I’m sick and tired of the ignorance-based sophistry that’s currently passing for a serious education debate in Jamaica.  

There’s too much academic pontificating while teachers, the sine qua non of any education system, are cast as villains; targeted for chastisement; and thereby made the system’s victims.  If our teachers are so god-awful (and some most definitely are) then we need to upgrade their standards or replace those who won’t with those who will; those who can’t with those who can.  It’s utter nonsense to indiscriminately punish teachers for governments’ persistently perverse profligacy by downgrading their benefits especially those related to improving their proficiency. 

This is how I translate the Education Minister’s sectoral reprimand of teachers from political gobbledygook to plainspeak: “Governments’ priority has never been education.  Consequently, Jamaica’s teachers are the world’s worst paid; we don’t have enough schools; and the chickens hatched by attempts to cover up education’s neglect with regular child torture sessions called Standardized Exams are coming home to roost.  Decades of over-spending has finally produced bankruptcy, recession and an undereducated population.  We’ve no plans to atone for this sad state of affairs.  We won’t take any salary cut.  We’ll drive brand new SUVs.  But SOMEBODY has to pay and who better than you, the teachers.  So here’s how we’re going to balance the budget so we can buy more SUVs and return to spending like drunken sailors to win elections.  We’ll cut teachers’ benefits.  Teachers upgrading qualifications can’t do that during school holidays despite this being the best time for them to focus on course requirements.  Stop using term time to correct homework or give special attention to weak students. Use it to upgrade yourselves.”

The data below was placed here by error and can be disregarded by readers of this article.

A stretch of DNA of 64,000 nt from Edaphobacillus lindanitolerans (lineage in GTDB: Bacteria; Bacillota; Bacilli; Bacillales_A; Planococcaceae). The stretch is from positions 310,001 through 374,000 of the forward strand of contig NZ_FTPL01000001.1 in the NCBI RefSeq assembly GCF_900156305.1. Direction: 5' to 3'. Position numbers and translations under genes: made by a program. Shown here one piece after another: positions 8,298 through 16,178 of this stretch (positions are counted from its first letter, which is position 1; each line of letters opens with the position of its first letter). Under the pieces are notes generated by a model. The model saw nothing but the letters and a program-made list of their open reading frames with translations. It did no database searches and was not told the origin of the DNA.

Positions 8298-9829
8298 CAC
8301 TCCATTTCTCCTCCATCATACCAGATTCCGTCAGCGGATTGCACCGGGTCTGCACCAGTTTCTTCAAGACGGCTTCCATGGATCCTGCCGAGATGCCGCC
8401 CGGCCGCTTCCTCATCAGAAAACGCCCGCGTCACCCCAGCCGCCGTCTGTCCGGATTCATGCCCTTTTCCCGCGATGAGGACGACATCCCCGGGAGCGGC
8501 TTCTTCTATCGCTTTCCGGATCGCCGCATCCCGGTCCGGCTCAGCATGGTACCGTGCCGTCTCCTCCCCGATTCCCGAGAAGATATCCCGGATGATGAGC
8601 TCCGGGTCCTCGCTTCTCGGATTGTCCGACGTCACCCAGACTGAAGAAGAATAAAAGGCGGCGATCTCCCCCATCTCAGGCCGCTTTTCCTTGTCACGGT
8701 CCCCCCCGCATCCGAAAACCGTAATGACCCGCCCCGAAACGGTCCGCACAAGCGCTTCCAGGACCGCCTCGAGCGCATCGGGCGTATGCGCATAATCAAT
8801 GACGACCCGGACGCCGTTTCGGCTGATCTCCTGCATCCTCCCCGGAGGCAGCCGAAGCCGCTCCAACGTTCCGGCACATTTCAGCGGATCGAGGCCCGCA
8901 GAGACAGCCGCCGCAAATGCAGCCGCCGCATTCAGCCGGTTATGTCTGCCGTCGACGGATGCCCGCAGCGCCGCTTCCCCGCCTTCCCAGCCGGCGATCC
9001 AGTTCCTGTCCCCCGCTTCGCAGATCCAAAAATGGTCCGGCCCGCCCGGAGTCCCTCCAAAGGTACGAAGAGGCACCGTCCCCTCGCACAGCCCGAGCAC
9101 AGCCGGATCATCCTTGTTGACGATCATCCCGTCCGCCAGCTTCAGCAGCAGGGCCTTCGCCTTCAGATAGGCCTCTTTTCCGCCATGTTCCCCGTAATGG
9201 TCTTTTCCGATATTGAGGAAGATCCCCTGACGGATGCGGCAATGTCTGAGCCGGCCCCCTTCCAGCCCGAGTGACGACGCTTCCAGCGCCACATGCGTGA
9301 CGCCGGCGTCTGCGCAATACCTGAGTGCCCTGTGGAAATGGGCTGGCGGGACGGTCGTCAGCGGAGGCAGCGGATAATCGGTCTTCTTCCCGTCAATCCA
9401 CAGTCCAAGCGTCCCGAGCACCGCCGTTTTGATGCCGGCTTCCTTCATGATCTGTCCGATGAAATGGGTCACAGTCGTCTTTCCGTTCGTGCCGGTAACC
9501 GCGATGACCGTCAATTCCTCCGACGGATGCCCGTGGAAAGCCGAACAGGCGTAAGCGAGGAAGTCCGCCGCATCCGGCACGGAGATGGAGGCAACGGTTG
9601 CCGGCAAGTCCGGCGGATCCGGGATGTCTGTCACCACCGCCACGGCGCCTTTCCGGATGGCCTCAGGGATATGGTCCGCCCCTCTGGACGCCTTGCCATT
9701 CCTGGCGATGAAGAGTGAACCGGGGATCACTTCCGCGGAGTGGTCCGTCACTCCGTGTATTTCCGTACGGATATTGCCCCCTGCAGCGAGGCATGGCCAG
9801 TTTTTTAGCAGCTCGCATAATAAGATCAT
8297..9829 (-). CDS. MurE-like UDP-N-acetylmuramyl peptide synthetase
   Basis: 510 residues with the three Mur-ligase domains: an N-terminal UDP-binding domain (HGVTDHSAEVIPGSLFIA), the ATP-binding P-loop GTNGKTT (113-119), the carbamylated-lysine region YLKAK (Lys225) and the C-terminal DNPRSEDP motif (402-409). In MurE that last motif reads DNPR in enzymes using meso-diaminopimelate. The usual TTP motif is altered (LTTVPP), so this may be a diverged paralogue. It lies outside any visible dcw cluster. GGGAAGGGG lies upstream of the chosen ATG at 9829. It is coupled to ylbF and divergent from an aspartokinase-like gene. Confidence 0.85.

But what better can we expect from an Education Minister who says “Sex Education, yes; condoms No!”?  Surely he’s not serious?  Could it be that he’s opposed to sex education but so wants to sound politically correct that he wanders into paradox?  Because, if you’re going to educate about sex in 2013, I’m afraid condoms will be essential.  Here’s some breaking news: the best way to teach condom use is actually to teach how to use condoms.  Or maybe Ronnie prefers to incorporate Roman Catholic dogma into education policy by teaching teenagers that unsafe sex is ordained?  It’s no wonder he seems not to grasp we may need the odd teacher if the education system is to work.

 Media commentators seem to have swallowed this hogwash whole referring to Rev Ronnie’s speech as a “call to action”.  Let’s stop calling a spade a shovel.  In 2011, U.S. high school teachers earned between US$35,940 and US$84,000 per annum basic pay.  The median was about US$54,270.  In 2013, a Jamaican high school teacher earns between US$4,075.00 to US$27,330.00 basic pay.  The highest paid Jamaican high school teacher earns 76% of the lowest paid in the U.S.